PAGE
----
A Chemist Explains Why Gold Beat Out Lithium, Osmium, Einsteinium …

Jacob Goldstein and David Kestenbaum at NPR:

Sanat The periodic table lists 118 different chemical elements. And yet, for thousands of years, humans have really, really liked one of them in particular: gold. Gold has been used as money for millennia, and its price has been going through the roof.

Why gold? Why not osmium, lithium, or ruthenium?

We went to an expert to find out: Sanat Kumar, a chemical engineer at Columbia University. We asked him to take the periodic table, and start eliminating anything that wouldn't work as money.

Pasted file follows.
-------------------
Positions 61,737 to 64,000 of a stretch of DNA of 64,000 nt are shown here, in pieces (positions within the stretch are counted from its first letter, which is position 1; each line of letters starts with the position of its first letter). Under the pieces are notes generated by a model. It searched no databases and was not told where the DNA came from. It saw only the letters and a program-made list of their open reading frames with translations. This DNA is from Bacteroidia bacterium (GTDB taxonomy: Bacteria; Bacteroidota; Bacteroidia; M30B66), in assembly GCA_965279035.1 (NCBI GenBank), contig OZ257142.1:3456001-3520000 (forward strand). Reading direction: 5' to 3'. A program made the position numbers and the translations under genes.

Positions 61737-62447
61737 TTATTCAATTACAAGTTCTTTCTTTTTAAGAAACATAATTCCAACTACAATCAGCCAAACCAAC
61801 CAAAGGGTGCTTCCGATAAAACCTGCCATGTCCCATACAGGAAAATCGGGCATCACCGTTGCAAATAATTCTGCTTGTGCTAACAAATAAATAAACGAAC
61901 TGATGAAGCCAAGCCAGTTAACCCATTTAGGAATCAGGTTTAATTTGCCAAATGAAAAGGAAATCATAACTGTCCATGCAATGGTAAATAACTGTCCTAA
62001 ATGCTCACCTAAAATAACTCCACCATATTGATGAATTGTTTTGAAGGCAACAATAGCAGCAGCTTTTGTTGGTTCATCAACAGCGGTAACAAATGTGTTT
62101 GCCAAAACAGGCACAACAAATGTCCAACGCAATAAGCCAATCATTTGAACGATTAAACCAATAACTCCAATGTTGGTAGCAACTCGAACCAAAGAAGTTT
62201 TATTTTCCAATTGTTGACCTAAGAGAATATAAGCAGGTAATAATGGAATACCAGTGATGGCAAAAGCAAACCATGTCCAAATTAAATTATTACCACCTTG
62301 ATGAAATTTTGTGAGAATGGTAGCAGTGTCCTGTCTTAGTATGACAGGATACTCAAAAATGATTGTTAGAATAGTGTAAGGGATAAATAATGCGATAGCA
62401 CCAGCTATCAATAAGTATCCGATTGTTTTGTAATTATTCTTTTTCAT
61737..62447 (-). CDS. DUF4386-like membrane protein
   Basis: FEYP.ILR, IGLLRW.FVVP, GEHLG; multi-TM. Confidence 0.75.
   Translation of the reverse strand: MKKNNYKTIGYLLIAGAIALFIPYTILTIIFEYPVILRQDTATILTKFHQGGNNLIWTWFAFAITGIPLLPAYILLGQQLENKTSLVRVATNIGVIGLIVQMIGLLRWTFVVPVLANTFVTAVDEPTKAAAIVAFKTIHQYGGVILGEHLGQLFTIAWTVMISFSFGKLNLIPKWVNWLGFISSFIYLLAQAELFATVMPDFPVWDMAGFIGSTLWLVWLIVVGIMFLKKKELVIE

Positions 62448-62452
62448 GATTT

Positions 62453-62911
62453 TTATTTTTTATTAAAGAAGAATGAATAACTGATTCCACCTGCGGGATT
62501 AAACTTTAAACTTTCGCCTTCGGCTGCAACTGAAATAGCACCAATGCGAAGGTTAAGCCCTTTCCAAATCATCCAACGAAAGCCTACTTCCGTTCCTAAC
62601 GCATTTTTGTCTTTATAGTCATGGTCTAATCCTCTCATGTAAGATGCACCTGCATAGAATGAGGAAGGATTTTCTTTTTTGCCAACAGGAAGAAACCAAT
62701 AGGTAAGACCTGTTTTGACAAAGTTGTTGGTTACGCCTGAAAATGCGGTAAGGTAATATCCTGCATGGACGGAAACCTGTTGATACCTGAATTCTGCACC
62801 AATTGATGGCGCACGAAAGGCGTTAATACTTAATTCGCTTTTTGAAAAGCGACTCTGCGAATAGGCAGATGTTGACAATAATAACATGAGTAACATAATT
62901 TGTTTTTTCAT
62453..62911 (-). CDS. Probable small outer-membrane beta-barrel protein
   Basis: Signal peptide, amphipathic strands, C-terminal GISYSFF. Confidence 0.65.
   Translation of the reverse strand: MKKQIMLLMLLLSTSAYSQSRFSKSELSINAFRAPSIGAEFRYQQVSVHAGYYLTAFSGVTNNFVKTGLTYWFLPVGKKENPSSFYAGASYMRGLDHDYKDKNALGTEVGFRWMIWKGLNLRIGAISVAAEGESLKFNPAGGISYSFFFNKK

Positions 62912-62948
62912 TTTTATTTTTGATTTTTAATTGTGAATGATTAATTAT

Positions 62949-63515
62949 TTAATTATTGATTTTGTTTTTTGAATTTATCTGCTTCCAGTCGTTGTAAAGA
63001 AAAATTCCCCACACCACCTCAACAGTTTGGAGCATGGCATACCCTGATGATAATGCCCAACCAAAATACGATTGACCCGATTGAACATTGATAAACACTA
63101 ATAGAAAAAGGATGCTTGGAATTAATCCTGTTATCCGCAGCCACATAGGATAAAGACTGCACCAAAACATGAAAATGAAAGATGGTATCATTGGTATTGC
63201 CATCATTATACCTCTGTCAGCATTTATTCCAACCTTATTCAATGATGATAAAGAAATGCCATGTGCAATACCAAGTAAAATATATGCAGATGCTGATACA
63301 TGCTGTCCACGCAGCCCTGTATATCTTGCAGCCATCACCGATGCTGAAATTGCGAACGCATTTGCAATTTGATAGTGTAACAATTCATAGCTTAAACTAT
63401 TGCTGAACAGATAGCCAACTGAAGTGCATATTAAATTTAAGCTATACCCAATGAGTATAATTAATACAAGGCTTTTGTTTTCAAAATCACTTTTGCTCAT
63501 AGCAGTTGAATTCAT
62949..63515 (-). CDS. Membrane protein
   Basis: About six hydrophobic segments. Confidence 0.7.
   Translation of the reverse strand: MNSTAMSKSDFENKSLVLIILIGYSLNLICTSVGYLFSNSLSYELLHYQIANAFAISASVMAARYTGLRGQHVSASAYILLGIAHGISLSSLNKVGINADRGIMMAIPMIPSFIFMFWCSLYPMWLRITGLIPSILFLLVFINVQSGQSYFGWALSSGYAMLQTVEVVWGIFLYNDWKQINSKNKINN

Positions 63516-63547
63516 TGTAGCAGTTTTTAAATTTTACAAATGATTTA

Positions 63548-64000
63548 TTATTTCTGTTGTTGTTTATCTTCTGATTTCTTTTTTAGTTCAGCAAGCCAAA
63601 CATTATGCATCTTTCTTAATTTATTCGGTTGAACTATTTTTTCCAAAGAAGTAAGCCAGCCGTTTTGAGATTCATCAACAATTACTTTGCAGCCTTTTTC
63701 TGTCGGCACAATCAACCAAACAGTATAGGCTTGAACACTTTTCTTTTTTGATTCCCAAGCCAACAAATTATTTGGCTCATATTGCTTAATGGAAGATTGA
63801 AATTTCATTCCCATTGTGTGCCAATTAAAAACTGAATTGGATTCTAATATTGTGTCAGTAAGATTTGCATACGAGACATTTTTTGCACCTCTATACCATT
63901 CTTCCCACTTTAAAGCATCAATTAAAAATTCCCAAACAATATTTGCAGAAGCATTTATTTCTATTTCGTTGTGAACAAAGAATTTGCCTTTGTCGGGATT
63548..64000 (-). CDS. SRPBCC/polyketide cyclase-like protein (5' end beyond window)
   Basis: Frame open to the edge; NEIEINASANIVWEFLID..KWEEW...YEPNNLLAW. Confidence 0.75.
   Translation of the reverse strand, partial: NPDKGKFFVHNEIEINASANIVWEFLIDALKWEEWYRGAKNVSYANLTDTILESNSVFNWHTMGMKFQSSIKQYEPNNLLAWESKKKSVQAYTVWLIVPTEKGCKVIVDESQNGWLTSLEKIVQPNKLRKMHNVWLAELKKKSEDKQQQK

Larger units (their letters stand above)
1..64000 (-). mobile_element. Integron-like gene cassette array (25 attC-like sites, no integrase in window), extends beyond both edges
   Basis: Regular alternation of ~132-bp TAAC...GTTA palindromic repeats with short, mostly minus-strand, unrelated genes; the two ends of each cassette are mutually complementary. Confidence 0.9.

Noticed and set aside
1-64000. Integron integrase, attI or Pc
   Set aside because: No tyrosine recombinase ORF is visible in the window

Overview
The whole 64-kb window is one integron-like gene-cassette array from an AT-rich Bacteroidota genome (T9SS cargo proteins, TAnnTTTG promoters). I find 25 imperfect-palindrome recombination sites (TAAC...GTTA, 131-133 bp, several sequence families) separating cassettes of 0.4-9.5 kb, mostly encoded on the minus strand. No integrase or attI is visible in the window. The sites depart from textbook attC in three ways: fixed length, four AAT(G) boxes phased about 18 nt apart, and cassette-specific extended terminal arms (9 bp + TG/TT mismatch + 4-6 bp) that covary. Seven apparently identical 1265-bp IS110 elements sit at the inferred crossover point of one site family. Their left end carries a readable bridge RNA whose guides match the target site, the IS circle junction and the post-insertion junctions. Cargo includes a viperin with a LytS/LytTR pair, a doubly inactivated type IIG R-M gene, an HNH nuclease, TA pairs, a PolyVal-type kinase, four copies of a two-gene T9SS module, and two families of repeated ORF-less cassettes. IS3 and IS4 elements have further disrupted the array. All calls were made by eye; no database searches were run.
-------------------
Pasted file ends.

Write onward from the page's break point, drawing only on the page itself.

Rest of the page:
The periodic table looks kind of like a bingo card. Each square has a different element in it — one for carbon, another for gold, and so on.

Sanat starts with the far-right column of the table. The elements there have a really appealing characteristic: They're not going to change. They're chemically stable.

But there's also a big drawback: They're gases. You could put all your gaseous money in a jar, but if you opened the jar, you'd be broke. So Sanat crosses out the right-hand column.

More here.

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